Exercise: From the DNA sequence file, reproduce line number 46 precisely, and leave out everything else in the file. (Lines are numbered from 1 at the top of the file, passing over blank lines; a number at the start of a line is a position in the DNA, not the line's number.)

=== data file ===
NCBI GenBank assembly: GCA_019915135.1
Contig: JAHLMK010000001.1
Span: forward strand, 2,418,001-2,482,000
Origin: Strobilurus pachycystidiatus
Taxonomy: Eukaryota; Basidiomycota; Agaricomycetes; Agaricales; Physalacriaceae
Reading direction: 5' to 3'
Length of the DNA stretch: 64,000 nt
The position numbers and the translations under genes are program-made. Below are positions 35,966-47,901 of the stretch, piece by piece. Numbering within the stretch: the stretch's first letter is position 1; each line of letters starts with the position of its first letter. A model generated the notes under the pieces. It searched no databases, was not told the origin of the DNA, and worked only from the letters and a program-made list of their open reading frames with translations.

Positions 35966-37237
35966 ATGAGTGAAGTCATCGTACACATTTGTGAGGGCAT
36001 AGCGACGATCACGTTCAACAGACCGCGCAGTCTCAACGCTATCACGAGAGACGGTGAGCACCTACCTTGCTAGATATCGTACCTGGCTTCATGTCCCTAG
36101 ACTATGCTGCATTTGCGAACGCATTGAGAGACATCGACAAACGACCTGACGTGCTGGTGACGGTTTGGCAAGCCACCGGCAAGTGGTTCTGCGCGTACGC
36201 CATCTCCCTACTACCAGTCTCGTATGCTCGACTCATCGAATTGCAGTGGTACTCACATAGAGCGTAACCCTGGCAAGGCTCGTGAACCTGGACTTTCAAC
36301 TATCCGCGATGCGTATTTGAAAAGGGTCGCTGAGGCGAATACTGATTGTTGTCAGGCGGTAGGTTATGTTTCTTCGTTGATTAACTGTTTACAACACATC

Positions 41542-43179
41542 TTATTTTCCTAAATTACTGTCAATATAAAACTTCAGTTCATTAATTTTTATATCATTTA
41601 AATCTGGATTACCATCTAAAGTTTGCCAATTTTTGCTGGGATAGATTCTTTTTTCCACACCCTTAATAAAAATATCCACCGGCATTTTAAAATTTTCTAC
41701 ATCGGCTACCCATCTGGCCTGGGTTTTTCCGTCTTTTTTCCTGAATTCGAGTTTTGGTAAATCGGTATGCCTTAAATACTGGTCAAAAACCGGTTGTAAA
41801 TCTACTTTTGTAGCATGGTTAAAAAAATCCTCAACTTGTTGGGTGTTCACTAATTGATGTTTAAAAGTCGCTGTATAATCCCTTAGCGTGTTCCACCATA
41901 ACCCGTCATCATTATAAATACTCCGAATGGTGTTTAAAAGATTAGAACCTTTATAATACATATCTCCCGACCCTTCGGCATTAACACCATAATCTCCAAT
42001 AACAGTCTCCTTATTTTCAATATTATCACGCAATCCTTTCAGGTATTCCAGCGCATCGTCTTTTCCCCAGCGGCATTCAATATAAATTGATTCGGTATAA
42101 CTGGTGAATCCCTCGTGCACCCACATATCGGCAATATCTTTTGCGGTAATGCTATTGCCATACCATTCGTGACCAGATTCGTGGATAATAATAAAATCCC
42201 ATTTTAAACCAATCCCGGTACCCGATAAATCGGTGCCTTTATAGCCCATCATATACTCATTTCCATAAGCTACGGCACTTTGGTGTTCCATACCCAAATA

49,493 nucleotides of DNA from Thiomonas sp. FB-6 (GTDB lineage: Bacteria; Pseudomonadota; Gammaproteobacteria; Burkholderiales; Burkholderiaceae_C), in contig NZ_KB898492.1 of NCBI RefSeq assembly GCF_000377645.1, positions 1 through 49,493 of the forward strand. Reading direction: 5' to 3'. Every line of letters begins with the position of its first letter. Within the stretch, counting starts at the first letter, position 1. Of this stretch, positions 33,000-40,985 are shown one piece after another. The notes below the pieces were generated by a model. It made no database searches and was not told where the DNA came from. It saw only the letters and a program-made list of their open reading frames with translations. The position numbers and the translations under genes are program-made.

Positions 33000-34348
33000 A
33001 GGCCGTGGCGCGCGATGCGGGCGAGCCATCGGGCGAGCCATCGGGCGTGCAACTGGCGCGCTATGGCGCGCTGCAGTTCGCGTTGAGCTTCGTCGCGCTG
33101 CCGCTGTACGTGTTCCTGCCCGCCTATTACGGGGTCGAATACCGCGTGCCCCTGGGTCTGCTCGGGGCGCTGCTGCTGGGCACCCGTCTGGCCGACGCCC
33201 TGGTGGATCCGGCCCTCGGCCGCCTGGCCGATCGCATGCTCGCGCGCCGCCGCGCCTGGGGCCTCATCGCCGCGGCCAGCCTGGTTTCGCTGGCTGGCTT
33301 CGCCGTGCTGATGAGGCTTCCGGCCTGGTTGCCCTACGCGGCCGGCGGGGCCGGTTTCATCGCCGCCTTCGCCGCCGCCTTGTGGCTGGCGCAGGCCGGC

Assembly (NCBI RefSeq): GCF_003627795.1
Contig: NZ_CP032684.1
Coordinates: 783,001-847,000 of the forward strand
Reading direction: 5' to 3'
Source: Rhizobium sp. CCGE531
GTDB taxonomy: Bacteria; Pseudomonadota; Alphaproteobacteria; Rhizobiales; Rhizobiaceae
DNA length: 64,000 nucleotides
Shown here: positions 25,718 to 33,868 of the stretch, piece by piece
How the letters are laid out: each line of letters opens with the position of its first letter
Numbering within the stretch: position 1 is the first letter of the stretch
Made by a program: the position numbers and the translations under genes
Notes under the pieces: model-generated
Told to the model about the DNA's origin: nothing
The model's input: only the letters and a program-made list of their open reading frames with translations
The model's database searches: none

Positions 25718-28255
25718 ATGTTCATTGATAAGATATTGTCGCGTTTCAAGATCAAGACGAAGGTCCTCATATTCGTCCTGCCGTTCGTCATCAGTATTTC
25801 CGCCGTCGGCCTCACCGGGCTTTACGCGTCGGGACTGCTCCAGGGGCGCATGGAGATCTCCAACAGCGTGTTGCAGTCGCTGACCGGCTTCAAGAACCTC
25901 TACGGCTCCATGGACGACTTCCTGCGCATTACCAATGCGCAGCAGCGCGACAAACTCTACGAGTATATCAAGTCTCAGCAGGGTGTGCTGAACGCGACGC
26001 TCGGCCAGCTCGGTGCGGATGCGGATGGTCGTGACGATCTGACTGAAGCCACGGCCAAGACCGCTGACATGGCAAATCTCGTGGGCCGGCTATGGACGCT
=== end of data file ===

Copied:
Positions 25718-28255